Indianz.Com > News > Trail of Tears and tribal treaty cited in threats against President Biden
President Joe Biden
President Joe Biden delivers remarks on the 100th anniversary of the Tulsa Massacre Tuesday, June 1, 2021, at the Greenwood Cultural Center in Tulsa, Oklahoma. Official White House Photo by Adam Schultz
Trail of Tears and tribal treaty cited in threats against President Biden
Tuesday, June 22, 2021

An Oklahoma man has been arrested and charged after citing the Trail of Tears and the Muscogee Nation’s Treaty of 1866 when making violent threats against President Joe Biden.

John Jacobs Ahrens, 58, was charged in federal court on Monday with one count of making a threat against the president of the United States. According to the U.S. Attorney’s Office for the Northern District of Oklahoma, he sent multiple messages about Biden and the U.S. Congress to the KOTV news station.

On May 10, for example, Ahrens threatened members of the legislative branch. According to the complaint, he wrote: “They have less than 48 hours to hand over my money or their children will start dying all over the country. I’m going to kill their children using the same law as the Government used to force our families on to the Trail of Tears.”

A month later, Ahrens send another threat, according to federal authorities. On June 10, he wrote: “I just sent an ultimatum to the White House.”

“America is going to get to see a sitting President get his head blown off right in front of them,” he added, according to the complaint.

A week after that, Ahrens brought up the Treaty of 1866. He made an unspecified demand for money.

“You have until Monday morning 8:00 am sharp to hand a check over to the State of Oklahoma, the Muscogee Nation and my family in accordance with a signed agreement as set forth in the Treaty of 1866,” Ahrens wrote on June 17, according to federal authorities.

The Muscogee Nation, the Cherokee Nation, the Chickasaw Nation, the Choctaw Nation and the Seminole Nation were forced to leave their homelands in the southeast by the U.S. government during the 1830, in a series of events known as the Trail of Tears. They were removed to Indian Territory, known today as the state of Oklahoma.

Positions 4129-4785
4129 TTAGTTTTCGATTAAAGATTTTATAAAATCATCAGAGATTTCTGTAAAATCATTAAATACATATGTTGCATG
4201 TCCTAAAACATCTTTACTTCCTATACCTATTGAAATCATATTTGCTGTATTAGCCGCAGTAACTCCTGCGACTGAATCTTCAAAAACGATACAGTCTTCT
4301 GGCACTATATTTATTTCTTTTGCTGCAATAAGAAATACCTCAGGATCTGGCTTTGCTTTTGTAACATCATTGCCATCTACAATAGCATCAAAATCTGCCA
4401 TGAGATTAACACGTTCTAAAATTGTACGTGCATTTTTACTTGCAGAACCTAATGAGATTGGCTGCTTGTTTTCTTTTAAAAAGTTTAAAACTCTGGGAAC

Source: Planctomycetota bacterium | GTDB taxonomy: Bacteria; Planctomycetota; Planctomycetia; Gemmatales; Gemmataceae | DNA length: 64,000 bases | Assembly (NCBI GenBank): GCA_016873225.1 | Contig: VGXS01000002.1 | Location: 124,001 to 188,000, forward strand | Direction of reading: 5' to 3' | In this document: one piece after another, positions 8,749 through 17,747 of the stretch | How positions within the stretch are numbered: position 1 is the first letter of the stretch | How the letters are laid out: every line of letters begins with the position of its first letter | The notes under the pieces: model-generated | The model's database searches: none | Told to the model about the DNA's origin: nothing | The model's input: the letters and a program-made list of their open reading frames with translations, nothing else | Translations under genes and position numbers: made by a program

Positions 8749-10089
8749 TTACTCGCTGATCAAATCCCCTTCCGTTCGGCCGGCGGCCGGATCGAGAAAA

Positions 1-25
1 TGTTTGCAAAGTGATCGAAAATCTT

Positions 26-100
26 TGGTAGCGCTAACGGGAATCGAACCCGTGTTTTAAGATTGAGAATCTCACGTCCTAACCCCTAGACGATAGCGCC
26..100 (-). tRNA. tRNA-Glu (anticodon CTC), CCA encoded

Biden visited Oklahoma on June 1. He traveled to Tulsa to commemorate the 100th anniversary of the May 31, 1921, massacre of Black residents of the Greenwood District in the city, which is located within the boundaries of the Muscogee Nation.

“Enough people who believed that America does not belong to everyone and not everyone is created equal — Native Americans, Asian Americans, Hispanic Americans, Black Americans,” Biden said at the Greenwood Cultural Center. “A belief enforced by law, by badge, by hood and by noose.”

The 1866 Treaty with the Creeks, like the treaties with the Cherokees, Chickasaws, Choctaws and Seminoles, was negotiated following the end of the Civil War. It requires the Muscogee Nation to recognize the Creek Freedmen, who at the time were enslaved within tribal territory, as full citizens.

Despite the provision in Article 2, the Muscogee Nation does not recognize the Freedmen descendants as citizens. Only the Cherokee Nation abides by its treaty, an obligation that was fulfilled following decades of controversy and litigation.

And while the Seminole Nation was prevented from disenrolling its Freedmen in the early 2000s, the tribe continues to restrict their participation in certain programs.

Shortly before Biden’s visit, the Choctaw Nation announced an initiative to restore the Choctaw Freedmen to citizenship. The Chickasaw Nation, which never fully implemented the Freedmen provisions of the Choctaw and Chickasaw treaty, has not made any public statements about the issue.

The leaders of the Muscogee, Cherokee, Chickasaw, Choctaw and Seminole tribes greeted Biden during his arrival in Tulsa and took part in the commemoration of the Greenwood massacre earlier this month Secretary Deb Haaland, who leads the Department of the Interior, has encouraged these tribes to “meet their moral and legal obligations to the Freedmen.”

A conviction of violating 18 U.S.C. § 871 is punishable by up to 5 years in prison and by a fine of up to $250,000.

“Making online threats to murder public officials and their families has consequences,” said acting U.S. Attorney Clint Johnson. “The arrest and filing of criminal charges is the first step in holding individuals accountable for their alleged actions.”

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